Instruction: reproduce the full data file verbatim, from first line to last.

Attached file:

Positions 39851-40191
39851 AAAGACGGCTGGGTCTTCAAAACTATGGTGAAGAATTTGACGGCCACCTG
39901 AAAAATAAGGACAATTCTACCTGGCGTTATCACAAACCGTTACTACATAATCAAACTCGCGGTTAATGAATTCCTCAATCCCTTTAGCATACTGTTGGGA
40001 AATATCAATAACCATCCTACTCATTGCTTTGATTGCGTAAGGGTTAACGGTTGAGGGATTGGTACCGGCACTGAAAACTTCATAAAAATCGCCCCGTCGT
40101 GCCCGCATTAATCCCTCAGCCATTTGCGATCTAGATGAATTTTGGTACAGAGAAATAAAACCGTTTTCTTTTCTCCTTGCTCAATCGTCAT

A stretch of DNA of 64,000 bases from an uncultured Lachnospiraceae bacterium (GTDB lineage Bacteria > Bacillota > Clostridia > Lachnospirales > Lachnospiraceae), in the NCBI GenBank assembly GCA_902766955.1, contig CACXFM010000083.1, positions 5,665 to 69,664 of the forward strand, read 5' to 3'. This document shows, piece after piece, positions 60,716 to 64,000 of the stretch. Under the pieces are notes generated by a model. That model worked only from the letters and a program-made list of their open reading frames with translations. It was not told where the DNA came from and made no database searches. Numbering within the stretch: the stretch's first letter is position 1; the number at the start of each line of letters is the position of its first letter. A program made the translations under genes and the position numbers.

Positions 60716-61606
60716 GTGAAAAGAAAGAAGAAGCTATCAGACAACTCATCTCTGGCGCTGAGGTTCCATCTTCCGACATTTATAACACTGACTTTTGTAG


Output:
Positions 39851-40191
39851 AAAGACGGCTGGGTCTTCAAAACTATGGTGAAGAATTTGACGGCCACCTG
39901 AAAAATAAGGACAATTCTACCTGGCGTTATCACAAACCGTTACTACATAATCAAACTCGCGGTTAATGAATTCCTCAATCCCTTTAGCATACTGTTGGGA
40001 AATATCAATAACCATCCTACTCATTGCTTTGATTGCGTAAGGGTTAACGGTTGAGGGATTGGTACCGGCACTGAAAACTTCATAAAAATCGCCCCGTCGT
40101 GCCCGCATTAATCCCTCAGCCATTTGCGATCTAGATGAATTTTGGTACAGAGAAATAAAACCGTTTTCTTTTCTCCTTGCTCAATCGTCAT

A stretch of DNA of 64,000 bases from an uncultured Lachnospiraceae bacterium (GTDB lineage Bacteria > Bacillota > Clostridia > Lachnospirales > Lachnospiraceae), in the NCBI GenBank assembly GCA_902766955.1, contig CACXFM010000083.1, positions 5,665 to 69,664 of the forward strand, read 5' to 3'. This document shows, piece after piece, positions 60,716 to 64,000 of the stretch. Under the pieces are notes generated by a model. That model worked only from the letters and a program-made list of their open reading frames with translations. It was not told where the DNA came from and made no database searches. Numbering within the stretch: the stretch's first letter is position 1; the number at the start of each line of letters is the position of its first letter. A program made the translations under genes and the position numbers.

Positions 60716-61606
60716 GTGAAAAGAAAGAAGAAGCTATCAGACAACTCATCTCTGGCGCTGAGGTTCCATCTTCCGACATTTATAACACTGACTTTTGTAG